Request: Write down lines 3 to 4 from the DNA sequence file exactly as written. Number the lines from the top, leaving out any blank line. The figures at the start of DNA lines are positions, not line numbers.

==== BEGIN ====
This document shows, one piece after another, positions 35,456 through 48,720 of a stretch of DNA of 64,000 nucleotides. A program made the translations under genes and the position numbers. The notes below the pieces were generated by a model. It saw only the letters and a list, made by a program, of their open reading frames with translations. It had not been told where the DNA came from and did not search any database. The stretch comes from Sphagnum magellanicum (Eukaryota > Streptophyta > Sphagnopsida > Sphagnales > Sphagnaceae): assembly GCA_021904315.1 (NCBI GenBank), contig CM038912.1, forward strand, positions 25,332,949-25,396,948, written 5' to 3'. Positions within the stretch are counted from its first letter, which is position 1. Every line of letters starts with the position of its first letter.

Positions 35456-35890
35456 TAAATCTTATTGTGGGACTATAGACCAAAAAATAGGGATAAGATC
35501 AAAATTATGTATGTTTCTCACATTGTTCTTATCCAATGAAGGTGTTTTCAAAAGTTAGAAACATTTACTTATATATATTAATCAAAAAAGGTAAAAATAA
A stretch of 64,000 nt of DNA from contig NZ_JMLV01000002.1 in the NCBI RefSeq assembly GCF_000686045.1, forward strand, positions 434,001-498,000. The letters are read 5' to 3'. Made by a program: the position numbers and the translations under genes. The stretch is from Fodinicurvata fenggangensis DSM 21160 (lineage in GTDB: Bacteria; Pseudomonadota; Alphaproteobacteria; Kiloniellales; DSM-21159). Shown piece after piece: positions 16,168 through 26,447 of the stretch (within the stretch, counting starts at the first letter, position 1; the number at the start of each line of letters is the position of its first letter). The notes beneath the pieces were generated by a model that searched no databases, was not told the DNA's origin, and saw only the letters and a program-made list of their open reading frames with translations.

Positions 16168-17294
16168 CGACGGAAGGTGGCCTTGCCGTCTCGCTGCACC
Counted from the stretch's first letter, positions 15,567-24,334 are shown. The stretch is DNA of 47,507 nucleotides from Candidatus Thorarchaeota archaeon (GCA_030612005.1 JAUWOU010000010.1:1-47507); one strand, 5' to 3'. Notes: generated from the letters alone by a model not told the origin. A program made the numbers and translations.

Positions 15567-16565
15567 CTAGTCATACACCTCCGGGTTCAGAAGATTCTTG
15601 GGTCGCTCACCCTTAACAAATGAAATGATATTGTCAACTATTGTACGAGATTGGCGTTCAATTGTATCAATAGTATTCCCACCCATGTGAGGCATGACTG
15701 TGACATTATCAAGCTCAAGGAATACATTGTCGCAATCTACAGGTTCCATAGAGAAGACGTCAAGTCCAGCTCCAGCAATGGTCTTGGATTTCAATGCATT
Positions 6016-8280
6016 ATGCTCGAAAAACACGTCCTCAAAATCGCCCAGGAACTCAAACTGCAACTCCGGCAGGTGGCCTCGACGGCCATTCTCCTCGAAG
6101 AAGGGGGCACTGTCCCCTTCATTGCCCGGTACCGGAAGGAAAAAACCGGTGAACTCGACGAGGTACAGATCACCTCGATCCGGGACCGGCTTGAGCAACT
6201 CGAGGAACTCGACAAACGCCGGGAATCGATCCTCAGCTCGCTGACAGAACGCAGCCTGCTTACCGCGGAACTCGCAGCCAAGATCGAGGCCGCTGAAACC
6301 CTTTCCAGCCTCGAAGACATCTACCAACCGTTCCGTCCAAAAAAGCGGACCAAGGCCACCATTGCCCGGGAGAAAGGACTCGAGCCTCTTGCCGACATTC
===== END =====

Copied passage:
35456 TAAATCTTATTGTGGGACTATAGACCAAAAAATAGGGATAAGATC
35501 AAAATTATGTATGTTTCTCACATTGTTCTTATCCAATGAAGGTGTTTTCAAAAGTTAGAAACATTTACTTATATATATTAATCAAAAAAGGTAAAAATAA